Recognition that no clues can be found to the most acute present-day problems without Russia ranks among major results of the Munich Security Conference, said State Duma International Affairs Committee Chairman Alexei Pushkov.
"The speakers conveyed one fundamental idea: in NATO's opinion it will be extremely difficult to find solutions to global present-day problems without Russia, which I see as one of the crucial moments in the international conference," Pushkov said in an interview with Interfax by telephone on Sunday.
Pushkov quoted NATO Secretary General Anders Fogh Rasmussen as saying that NATO must cooperate with Russia if long-term stability is to be guaranteed in the Euro-Atlantic space.
"Rasmussen complained about NATO's financial problems, saying that only two member-states honor their obligations. If the situation is not amended in the near future, said Rasmussen, NATO will hardly be able to maintain international security and stability," Pushkov said, adding that Rasmussen "underscored the great importance of cooperation with Russia."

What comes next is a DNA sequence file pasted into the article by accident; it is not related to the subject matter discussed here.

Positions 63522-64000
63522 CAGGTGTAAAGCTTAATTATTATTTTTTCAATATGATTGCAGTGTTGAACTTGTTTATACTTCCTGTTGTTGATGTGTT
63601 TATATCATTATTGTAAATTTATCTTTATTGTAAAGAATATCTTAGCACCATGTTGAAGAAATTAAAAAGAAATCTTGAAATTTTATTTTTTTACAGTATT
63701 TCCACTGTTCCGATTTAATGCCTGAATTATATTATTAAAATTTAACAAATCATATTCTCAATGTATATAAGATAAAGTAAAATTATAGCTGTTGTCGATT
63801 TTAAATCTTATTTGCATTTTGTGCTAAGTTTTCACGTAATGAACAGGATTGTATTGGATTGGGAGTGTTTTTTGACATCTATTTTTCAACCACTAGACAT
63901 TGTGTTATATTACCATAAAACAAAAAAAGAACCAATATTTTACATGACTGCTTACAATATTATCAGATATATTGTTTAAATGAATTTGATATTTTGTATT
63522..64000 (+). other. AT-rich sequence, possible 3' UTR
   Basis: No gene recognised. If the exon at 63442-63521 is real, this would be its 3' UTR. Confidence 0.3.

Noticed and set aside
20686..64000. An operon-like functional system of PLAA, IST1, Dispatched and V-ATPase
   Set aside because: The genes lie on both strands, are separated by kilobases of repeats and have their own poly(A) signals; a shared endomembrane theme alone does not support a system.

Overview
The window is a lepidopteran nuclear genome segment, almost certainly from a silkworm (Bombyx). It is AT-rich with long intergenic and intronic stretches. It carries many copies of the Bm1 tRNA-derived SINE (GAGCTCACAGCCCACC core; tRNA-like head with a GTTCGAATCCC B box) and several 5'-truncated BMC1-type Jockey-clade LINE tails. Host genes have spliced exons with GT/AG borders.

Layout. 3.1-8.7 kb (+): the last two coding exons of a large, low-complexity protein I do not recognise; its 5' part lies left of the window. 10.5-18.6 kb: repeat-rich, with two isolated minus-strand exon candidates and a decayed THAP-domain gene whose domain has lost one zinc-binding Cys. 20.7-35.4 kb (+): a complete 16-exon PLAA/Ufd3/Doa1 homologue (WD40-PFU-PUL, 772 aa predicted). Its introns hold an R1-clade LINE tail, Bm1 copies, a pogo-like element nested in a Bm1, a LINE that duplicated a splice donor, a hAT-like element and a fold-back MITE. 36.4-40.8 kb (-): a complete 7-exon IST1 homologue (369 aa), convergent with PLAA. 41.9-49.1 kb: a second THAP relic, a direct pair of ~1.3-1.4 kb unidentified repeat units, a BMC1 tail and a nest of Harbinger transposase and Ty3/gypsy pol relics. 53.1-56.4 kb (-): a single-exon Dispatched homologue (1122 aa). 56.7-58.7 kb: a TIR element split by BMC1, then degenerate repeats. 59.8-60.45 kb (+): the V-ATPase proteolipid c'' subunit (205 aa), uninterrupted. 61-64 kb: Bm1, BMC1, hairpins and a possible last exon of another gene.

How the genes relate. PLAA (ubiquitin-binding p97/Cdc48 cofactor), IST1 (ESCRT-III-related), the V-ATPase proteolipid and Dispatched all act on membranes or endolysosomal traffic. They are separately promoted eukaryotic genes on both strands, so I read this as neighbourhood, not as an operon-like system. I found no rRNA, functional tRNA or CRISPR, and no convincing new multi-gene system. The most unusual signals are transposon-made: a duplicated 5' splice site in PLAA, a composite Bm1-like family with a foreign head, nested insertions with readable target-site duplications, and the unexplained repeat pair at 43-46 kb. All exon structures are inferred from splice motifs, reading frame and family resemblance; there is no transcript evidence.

"Contacts with participants on the sidelines of the conference suggest that many of them do not see sense in NATO's further existence in the post-Cold War era, and that the Alliance has found itself virtually one step from the grave," Pushkov said.
Another major highlight was recognition by many that no military scenario can be applied in Iran, he said.
"U.S. Vice President Joseph Biden openly expressed opposition to all possible military operations against Iran, while German Foreign Minister Guido Westerwelle said a military scenario would be extremely counterproductive. And, of course, Russian Foreign Minister Sergei Lavrov said, too, that he absolutely rules out the use of military force against Iran and that all problems must be tackled in a diplomatic way, through dialogue," Pushkov said.
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